I move now to the other half of the argument. If the Boundary Commission cannot have the final say, what is to be the relationship between the Government, the Commission and Parliament—that is, the precise circumstance that the implementation of the recommendations must be related to by the House, by the Government of the day, and by the circumstances of the time. The reason why the House of Commons must have the final decision is not a matter of form; it is a matter of good government and good constitutional practice. The Commissioners, who are working away on plans and proposals cannot, three or four years in advance, judge the precise administrative situation in which the country will find itself when the report is finally published and the House can pass judgment on it.
This is not a political matter; it is a matter of good government. If there is a prospect in the early 1970s of the essential changes in local government arrangements which we all agree must take place, if they are to be of a radical and revolutionary nature it cannot be left to the Commissioners, working on the details of constituency boundaries to make a decision for Parliament three years in advance as to what is good government and good constitutional practice.
I cannot see how serious hon. Gentlemen could oppose this argument. They have always advanced it in the four Parliaments of which I have been a Member, and it is common ground.
My third and last point—[HON MEMBERS: "At last."] They will not be patient with me because I am producing a calmly-reasoned case and they do not like it. They would rather have a lot of shouting and paper throwing. I have only arguments, with which I intend to continue. My third and last point in this commonsense analysis deals with the choice of implementation which my right hon. Friend faced. Surely he had to 270 make a sensible division between that part of the work which affected London, where no change in local government boundaries is contemplated in the early 1970s, and the rest of the country, where changes are proposed. Surely that makes the action of the Government consistent.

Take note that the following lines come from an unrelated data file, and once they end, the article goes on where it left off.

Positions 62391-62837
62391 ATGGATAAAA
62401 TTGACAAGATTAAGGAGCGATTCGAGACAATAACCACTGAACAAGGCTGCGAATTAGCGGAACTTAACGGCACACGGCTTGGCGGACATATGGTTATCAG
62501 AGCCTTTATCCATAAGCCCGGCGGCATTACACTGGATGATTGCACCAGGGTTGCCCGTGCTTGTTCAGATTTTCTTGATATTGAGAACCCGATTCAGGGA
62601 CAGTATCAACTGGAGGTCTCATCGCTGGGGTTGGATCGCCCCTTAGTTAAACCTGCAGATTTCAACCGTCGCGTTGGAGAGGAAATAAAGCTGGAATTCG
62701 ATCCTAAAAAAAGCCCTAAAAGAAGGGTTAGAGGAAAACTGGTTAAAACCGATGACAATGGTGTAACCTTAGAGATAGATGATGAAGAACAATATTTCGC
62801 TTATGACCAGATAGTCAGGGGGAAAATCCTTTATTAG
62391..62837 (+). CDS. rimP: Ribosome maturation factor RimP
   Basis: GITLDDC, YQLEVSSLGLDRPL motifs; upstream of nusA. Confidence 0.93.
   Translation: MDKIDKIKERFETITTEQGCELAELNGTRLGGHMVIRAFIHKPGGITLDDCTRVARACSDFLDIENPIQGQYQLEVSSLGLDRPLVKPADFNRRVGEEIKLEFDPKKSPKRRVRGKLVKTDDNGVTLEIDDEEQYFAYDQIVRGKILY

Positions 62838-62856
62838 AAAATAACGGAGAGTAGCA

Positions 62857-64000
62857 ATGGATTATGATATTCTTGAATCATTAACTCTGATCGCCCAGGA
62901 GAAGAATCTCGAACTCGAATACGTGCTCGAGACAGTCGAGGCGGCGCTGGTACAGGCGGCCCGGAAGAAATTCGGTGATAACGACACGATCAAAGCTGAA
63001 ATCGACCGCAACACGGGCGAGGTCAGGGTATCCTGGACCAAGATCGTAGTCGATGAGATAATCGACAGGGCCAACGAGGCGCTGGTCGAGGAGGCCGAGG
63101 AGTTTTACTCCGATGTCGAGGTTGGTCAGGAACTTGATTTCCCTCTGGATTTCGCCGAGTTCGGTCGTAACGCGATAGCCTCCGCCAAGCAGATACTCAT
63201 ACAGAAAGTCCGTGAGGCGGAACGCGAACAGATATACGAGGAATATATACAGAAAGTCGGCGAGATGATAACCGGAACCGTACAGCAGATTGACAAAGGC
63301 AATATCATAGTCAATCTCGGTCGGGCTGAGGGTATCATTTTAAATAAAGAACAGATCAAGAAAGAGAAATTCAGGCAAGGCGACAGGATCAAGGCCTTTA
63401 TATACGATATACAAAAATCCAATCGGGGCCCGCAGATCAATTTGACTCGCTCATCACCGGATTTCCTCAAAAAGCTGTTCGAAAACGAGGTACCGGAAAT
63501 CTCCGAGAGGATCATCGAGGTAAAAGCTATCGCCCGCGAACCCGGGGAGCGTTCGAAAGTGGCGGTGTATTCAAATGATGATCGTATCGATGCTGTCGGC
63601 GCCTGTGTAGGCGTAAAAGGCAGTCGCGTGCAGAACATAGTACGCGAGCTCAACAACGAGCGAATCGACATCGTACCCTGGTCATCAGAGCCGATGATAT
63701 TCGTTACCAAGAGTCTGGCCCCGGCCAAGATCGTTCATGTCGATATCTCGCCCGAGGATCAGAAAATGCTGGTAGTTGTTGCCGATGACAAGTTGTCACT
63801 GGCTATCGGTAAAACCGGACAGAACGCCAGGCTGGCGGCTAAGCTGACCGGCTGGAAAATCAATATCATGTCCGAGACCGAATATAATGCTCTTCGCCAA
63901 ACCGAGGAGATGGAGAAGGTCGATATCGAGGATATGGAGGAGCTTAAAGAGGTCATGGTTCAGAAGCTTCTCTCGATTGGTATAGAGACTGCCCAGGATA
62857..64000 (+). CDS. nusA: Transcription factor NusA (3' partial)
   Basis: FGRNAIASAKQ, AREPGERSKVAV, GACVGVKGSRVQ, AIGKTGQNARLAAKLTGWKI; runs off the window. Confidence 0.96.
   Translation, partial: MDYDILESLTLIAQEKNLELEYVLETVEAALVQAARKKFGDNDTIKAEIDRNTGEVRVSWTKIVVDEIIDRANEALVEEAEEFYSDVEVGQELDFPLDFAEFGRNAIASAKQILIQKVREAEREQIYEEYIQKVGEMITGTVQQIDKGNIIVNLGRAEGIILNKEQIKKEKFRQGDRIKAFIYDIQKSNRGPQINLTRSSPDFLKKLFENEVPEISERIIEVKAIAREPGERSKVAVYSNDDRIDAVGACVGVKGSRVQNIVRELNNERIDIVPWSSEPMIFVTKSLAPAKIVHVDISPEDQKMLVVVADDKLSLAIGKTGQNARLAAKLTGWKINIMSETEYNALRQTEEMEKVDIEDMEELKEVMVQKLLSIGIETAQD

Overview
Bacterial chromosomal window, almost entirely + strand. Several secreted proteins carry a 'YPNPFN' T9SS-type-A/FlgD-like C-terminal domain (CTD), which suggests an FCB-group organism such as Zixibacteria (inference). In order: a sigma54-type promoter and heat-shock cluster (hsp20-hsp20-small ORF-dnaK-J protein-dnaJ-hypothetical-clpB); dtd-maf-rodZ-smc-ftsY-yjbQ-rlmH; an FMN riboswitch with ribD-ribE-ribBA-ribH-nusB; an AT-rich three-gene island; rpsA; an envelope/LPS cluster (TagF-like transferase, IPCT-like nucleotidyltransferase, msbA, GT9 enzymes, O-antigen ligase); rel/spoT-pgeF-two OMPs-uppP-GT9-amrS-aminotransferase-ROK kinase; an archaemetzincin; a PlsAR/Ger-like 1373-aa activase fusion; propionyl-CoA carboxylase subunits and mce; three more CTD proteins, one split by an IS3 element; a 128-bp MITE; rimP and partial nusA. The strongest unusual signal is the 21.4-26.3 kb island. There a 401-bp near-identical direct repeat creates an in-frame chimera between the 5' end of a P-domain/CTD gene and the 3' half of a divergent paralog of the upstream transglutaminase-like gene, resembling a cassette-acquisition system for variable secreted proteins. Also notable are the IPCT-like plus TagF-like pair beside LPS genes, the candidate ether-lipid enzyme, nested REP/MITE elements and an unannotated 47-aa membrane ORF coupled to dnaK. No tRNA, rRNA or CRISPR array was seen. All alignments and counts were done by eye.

Instead of this hot, blistering campaign of propaganda, the Opposition should have considered these arrangements practically for weaknesses to see whether it might be against the principles of good government to proceed in this way instead of trying to gain passing political capital. They must not kid themselves that they will mislead the public with this cheap campaign.
In conclusion, I react in the Sunday newspapers that the Tories are now employing a new public relations company instead of Prentis and Varley, who apparently did not serve them very well. I do not know whether this new company should take the blame for having suggested this daft campaign. I do not know whether it is true that the Leader of the Opposition has made it clear that he is using this company only for market research, or whether—
§ The Deputy Chairman (Mr. Harry Gourlay)
I am sure that the hon. Member for Penistone (Mr. John Mendelson) will help the Chair and the right hon. and learned Gentleman.
§ Mr. Mendelson
I said a moment ago that I was concluding in this point. I do not know why the right hon. and learned Gentleman should be so nervous about letting me conclude. In making these hot, blistering political charges, have they been advised by this new organisation? If they have, my advice to the Leader of the Opposition is to dismiss this firm in the next few weeks. It is a daft campaign, which will mislead no one and will not redound to the credit of the Opposition.
§ Mr. Cranley Onslow (Woking)
I shall be brief, because the Committee is in an intolerable position. The Government have used their majority to stifle our 271 debate. Such truncated time as we have been allowed has been taken up to a regrettable extent with speeches from the Government benches which have been farcical or incoherent, and sometimes both, and have culminated in the thoughts of the hon. Member for Penis-tone (Mr. John Mendelson) which were obviously designed to kill the debate stone dead.
I wish to speak in support of Amendment No. 27, which deals in particular with Birmingham constituencies and especially with Ladywood. My reason for intruding into a territory which I admit is foreign to me is that I represent a constituency in the South of England which has at present over 85,000 electors, which is likely at the next election to have 95,000 electors and which at the General Election after that may well have 110,000–115,000 electors. By contrast, Ladywood has an electorate, I understand, of 18,000. I understand that the hon. Member who has the honour to represent it won his place in the House by polling 5,100 votes in a by-election. I once fought an election in which I polled nearly as many-4,500—and it won me a seat too— on Kent County Council.